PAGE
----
SOURCE, Town of Herndon.
Maintenance of the town real estate tax, meals tax and all other tax rates at their current levels;
Continued allocation of resources to strategic capital projects, including downtown redevelopment and Metro planning;
Resources to support the development of an arts facility that will act as an economic driver for the downtown;
Implementation of a town-wide sustainability plan;
Focus on the town’s use of technology to support administration and service provision: and
Increased personnel costs to include a 1.25 percent market rate adjustment and an average pay-for-performance increase of two percent.
The Capital Improvement Program (CIP) calls for funding of longer-term projects such as Phase 5 of the Herndon Community Center, a Nature Center at Runnymede Park, vehicular and pedestrian access to Metro and Van Buren Street improvements.
The town announced its complete budget would be available online at http://www.herndo...">www.herndon-va.gov by July 1.
Following two public hearings and after receiving input from citizens online and in person, the Herndon Town Council adopted a balanced FY 2019 budget of $60,222,260 for all funds (General Fund, Water and Sewer Fund, Golf Course Fund, Chestnut Grove Cemetery Fund, Downtown Parking Enterprise Fund and the Capital Projects Funds). The total reflects an increase of 17.7 percent over the adopted FY 2018 budget of $51,181,877.
The budget will provide the resources necessary to maintain or enhance the level of quality services expected by its citizens. The town’s FY 2019 begins July 1, 2018, and extends to June 30, 2019. The Council also set the town tax rate for the budget year. It remains unchanged from the previous year. All excise taxes were maintained at their current rates in the proposed budget. The Meals Tax remains at 2.5 percent, and the Cigarette Tax remains at 75 cents per pack.
“It’s always a fine calibration to hold tax rates at their current levels while providing funding for services, programs and projects that are important to our citizens,” said Mayor Lisa Merkel. “We are grateful to those who came out and provided their input on the budget process.”
The town reported the majority of the FY 2019 Budget increase is due to the inclusion of $6.4 million in the Water and Sewer Fund to purchase additional capacity and $1.0 million in bonds in the Downtown Parking Fund.
THE TOTAL BUDGET includes two funds, the General and the Enterprise, and the FY 2019 portion of the Capital Improvement Program.
The General Fund was set at $36,216,231 which represented a 1.7 increase when compared to last year's budget. It is the primary operating fund of the town. Expenditures include personnel, operations and maintenance, minor capital, inter-fund transfers and debt service.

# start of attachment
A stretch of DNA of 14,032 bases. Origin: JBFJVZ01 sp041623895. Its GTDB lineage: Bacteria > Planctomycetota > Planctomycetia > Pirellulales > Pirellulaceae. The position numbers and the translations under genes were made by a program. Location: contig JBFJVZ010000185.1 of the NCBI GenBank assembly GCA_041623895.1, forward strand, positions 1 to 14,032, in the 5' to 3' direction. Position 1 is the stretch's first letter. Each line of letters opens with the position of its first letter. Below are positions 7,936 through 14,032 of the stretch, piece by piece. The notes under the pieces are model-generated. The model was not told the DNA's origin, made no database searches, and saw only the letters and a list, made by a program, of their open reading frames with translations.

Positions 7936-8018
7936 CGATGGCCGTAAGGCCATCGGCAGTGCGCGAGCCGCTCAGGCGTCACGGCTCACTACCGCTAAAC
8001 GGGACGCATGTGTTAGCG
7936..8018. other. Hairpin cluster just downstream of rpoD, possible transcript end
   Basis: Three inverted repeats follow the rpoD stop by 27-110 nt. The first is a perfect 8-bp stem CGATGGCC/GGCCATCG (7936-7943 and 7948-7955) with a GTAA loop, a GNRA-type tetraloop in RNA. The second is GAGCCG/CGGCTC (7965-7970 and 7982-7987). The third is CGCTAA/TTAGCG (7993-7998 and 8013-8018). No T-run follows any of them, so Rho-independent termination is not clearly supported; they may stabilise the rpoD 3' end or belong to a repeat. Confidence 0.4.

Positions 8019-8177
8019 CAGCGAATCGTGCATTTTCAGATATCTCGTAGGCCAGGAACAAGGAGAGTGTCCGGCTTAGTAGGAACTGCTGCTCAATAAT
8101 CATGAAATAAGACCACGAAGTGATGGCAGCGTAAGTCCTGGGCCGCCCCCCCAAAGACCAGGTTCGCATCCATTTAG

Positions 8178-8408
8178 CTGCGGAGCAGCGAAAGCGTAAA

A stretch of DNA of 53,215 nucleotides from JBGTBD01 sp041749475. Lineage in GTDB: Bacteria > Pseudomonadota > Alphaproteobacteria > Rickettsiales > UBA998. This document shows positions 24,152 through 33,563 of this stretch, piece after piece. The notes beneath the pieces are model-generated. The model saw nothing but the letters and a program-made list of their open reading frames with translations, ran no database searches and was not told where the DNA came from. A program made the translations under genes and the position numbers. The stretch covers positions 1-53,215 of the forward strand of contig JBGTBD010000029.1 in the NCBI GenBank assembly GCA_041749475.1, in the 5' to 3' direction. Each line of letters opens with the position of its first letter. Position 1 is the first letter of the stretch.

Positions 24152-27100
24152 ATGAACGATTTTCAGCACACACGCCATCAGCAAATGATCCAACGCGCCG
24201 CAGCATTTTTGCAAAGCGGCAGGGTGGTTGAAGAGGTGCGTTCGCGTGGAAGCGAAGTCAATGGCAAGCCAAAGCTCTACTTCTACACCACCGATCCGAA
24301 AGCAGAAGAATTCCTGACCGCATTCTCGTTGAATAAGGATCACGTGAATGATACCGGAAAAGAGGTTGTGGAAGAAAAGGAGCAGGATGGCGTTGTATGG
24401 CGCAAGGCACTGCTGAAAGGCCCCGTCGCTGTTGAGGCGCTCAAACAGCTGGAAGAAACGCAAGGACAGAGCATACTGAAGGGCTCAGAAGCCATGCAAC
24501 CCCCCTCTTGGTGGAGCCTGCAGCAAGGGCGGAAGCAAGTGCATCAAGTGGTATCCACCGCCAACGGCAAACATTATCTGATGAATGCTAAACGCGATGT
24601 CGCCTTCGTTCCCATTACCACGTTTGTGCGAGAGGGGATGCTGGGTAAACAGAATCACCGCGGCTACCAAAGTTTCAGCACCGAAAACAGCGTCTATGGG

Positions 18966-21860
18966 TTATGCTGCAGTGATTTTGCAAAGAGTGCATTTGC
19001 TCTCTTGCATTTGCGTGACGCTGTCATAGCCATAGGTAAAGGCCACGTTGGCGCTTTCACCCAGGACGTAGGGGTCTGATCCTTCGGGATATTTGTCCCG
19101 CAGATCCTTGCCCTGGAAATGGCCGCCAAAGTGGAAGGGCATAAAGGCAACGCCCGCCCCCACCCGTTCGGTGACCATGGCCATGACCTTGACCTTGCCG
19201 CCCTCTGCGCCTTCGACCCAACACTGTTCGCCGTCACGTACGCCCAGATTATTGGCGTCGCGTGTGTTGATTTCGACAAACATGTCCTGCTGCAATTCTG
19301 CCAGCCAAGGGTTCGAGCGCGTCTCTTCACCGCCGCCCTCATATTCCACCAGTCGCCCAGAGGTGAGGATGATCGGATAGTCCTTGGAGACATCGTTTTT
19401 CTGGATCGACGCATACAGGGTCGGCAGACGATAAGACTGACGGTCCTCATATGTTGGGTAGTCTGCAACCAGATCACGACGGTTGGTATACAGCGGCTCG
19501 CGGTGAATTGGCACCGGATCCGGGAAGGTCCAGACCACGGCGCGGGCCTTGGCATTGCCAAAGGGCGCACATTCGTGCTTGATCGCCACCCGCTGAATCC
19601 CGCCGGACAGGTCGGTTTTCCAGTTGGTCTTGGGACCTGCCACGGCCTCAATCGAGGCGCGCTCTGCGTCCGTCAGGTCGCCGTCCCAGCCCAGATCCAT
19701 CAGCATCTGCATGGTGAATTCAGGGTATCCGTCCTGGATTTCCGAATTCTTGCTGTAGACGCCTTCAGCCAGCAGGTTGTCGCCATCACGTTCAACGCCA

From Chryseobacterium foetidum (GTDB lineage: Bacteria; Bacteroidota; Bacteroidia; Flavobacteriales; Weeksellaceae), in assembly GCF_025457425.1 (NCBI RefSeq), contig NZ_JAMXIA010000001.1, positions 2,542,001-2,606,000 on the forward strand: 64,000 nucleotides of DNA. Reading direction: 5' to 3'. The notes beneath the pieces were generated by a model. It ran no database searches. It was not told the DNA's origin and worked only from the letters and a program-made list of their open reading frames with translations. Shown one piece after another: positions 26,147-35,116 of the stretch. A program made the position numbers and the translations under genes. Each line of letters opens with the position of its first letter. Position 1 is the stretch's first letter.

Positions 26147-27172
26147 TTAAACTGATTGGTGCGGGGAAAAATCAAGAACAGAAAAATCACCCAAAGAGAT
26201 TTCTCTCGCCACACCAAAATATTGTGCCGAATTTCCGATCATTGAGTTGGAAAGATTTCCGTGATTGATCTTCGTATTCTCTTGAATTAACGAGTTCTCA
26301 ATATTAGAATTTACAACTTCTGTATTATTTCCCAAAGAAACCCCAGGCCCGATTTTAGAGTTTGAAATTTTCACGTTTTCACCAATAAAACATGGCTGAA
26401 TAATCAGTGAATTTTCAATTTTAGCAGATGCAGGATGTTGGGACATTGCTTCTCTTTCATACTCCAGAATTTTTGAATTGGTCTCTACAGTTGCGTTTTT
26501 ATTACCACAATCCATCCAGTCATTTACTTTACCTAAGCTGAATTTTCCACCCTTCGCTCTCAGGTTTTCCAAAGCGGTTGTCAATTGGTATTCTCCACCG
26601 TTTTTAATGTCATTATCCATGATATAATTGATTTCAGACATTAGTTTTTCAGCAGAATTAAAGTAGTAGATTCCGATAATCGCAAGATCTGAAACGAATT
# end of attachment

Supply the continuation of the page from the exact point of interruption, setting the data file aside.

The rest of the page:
The budget reflected a 2.95 percent increase in assessed property tax values. The average residential property value was projected at $386,541. The town reports the average residential real estate tax bill at $1024.33 based on $0.2650 per $100 assessed value.
The total anticipated FY 2019 general property taxes, which includes real estate, are projected at $11,739,701, 32 percent of the General Fund resources.
The second fund, the Enterprise Fund operates similar to a private business and has stand-alone funds. User fees, not real estate taxes, support operational, maintenance and capital expenditures. Revenues provide services and maintain or expand its facilities. The town's Enterprise Funds are the Water & Sewer Fund, Cemetery, Golf Course, Downtown Parking, and Capital Projects.
The FY 2019 portion of the Capital Improvement Program (CIP) was incorporated into the town’s FY 2019 budget and adopted as part of the annual budget. It provides funding for nineteen general projects and six enterprise fund projects. The FY 19 program projects also seek county, state, and federal funding to reduce the impact on the general fund.
MAJOR PROJECTS for the FY 2019 Capital Improvement Program are the Water & Sewer capacity purchases; the water through Fairfax County at $6.5 million, the purchase and financing not yet finalized and sewer at $80,000. Additional capacity is needed to support development and redevelopment of the town.
The Sewer Service Rate increased from $5.05 in FY 2018 to $5.40 per 1,000 gallons of water consumption in FY2019. The Sewer Availability Fee increased from $7,490 in FY 2018 to $10,800 in FY2019 for new, single-family homes.
In FY 19, the Van Buren Street Improvements, Part I and II total $2.68 million of which $1.4 million are for Herndon Parkway north to old Spring Street, Part I and rebuilding Van Buren Street by providing linkage north and south, Part II at $1.2 million. The projects are supported in part by grant sources.
Two other key improvements are $1.0 million for the Downtown Parking Capital Contribution and $500,00 budgeted for Art Center interior.